Raymond was charged with assault, disorderly or threatening behavior, fighting, failing to
obey an order, lying, failing to obey an orderlabide by posted regulations and/or assignments.
(D.1. 8, ex. C.) He was found guilty of disorderly or threatening behavior and fighting. (D.I. 138
at 5.) Raymond was moved to segregation following receipt ofa sanction of fifteen days of
isolated confinement with the sanction scheduled to end on November 29,2011. (D.I. 138 at 5.)
A pre-segregation health assessment noted three lacerations to Raymond's right forearm where
he had been cut with a razor. (D.1. 138 at 8, 9.)
After he was released from isolation, Raymond filed Grievance No. 236410 on December
5,2011, complaining that on November 13,2011, he had notified two unidentified officers in
building 21 that his cellmate had a razor. A female officer notified CIO Green who conducted a
shakedown of the cell, but no razor blade was found. Raymond stated that the correctional
officers put his life in danger when Rodriquez used the same razor to injure him. He asked for an
investigation. The grievance was deemed "non grievab1e." (D.L 163, ex. E.) On December 6,
2011, Raymond filed Grievance No. 236411 against SILt. Reynolds regarding the outcome of his
disciplinary hearing. Raymond was informed that the matter was "non grievable." (fd.)
Raymond submitted Grievance No. 238713 on January 14,2012, claiming that his life was
placed in danger on November 15,2011 by Foraker and George because they "ignored [his] plea
for help" and this "resulted in the above being assaulted by the above's roommate with a razor."
(fd.) The grievance was returned as "non grievable," as a request not processed through the
grievance process, and as filed in an expired filing period. (D.L 163, ex. E.) It was also returned
as a duplicate grievance as the issue was previously addressed in Grievance No. 236410. (Id.)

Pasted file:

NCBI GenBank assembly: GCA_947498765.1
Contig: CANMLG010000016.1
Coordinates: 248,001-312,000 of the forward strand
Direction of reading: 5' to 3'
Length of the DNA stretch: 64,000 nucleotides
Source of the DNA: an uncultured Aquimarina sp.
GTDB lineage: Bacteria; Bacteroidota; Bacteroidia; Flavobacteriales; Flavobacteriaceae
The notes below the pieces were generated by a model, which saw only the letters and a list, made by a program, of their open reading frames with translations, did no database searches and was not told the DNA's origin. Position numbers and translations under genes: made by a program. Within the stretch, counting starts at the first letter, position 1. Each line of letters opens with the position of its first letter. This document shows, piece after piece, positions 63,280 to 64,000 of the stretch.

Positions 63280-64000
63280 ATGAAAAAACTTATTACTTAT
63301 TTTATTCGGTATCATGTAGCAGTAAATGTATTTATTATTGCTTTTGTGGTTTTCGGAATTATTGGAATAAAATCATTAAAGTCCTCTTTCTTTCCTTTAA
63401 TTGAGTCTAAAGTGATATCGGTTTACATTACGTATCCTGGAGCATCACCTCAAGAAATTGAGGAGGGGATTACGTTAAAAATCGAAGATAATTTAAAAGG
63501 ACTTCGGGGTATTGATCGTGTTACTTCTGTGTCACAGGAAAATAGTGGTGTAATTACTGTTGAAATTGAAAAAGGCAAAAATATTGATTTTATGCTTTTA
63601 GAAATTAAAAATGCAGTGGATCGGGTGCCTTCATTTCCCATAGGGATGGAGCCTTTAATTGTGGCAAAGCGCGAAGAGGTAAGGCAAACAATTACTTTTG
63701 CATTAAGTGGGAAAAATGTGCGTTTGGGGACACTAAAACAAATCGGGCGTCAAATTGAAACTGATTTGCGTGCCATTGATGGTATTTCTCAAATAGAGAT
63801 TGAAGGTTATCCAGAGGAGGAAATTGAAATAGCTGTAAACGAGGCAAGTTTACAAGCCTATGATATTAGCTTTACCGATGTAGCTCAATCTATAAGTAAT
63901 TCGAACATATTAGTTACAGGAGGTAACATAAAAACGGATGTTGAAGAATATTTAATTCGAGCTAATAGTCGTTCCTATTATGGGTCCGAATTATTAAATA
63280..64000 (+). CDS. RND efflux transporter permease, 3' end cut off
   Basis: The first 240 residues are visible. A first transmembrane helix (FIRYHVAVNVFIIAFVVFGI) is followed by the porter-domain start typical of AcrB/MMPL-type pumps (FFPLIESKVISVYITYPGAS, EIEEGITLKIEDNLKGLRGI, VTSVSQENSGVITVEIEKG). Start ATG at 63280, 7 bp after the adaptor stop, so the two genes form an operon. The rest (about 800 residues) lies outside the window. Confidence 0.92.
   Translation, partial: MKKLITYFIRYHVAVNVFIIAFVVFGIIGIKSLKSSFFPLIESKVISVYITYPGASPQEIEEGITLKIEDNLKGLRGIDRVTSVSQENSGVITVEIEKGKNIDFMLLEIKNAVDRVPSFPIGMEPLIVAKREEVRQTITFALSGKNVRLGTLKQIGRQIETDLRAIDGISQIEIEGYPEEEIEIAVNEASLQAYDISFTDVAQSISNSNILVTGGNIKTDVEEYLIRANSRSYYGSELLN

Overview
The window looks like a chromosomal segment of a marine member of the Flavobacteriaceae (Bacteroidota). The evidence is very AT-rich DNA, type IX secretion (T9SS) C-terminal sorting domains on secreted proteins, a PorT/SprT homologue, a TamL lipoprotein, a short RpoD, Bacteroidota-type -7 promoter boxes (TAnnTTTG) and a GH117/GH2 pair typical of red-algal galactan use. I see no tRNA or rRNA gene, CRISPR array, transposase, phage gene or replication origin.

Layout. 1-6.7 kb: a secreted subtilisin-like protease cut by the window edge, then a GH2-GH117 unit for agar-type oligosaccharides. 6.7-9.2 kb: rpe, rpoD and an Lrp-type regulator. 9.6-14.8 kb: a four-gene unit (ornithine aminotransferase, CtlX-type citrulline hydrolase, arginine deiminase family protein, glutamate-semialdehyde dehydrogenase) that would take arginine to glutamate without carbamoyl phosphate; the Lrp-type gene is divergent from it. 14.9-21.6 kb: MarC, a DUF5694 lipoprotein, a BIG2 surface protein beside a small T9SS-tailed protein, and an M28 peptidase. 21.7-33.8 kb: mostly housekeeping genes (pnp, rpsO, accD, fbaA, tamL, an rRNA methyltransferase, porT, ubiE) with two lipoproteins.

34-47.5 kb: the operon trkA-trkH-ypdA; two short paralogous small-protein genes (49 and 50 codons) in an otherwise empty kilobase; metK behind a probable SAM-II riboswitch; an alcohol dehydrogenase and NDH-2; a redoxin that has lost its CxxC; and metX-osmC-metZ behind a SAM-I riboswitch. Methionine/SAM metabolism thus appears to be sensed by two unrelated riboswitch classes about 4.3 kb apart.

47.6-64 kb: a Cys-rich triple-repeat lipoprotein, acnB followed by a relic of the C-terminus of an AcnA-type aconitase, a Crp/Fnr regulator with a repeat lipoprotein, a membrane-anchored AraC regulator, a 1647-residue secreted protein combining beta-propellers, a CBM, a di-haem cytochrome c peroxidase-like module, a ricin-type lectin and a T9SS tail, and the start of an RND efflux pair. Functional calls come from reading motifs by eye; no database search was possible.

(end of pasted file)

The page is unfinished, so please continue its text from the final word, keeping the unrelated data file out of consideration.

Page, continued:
Finally, when the grievance was returned, it advised that a request for an investigation should be
made to the Unit Commander. (fd.)
Raymond raises a State claim of assault against Rodriquez. He alleges that George and
Foraker were aware of threats to him by Rodriquez and that they failed to protect him in violation
of the Eighth Amendment to the United States Constitution. (D.I. 3 at PI. 's aff.) Raymond seeks
Currently pending before the court are numerous motions filed by Raymond including:
(1) motions for entry of default, for a hearing on default judgment, and for default judgment (D.I.
87,93,94,95,97 1); (2) motions for entry ofjudgment pursuant to Rule 54 (D.I. 96,125, 129,
151,159); (3) request for counsel (D.I. 98); (4) motion to extend time to complete discovery
(D.I.I00); (5) motions for declaratory judgment (D.1. 101, ] 02, 132); (6) motions for partial
summary judgment (D.I. 104, 105, 106, 107, 108, 150); (7) motions for summary judgment (D.1.
110, Ill, 112); (8) motions for hearings (D.1. 113, 1522); (9) motion for civil immunity (D.l.
114); (10) motion for the court to rule on motions (D.1. 117); (11) motions to amend (D.1. 116,3
118,160); (12) motions for discovery and to compel (D.L 97,4 128, 139, 141, 145,157);
IDocketed as a request and not as a motion.
2Docketed as a request and not as a motion.
3Docketed as a "sum certain" and not as a motion.
4Docketed as a request and not as a motion.
(13) motion for the defendants to respond to the plaintiffs motions for summary judgment (D.1.
1545 ); and (14) motion for attorney fees (D.1. 158). Also pending are the State defendants'
motion to strike interrogatories (D.1. 141) and motion for summary judgment (DJ. 148).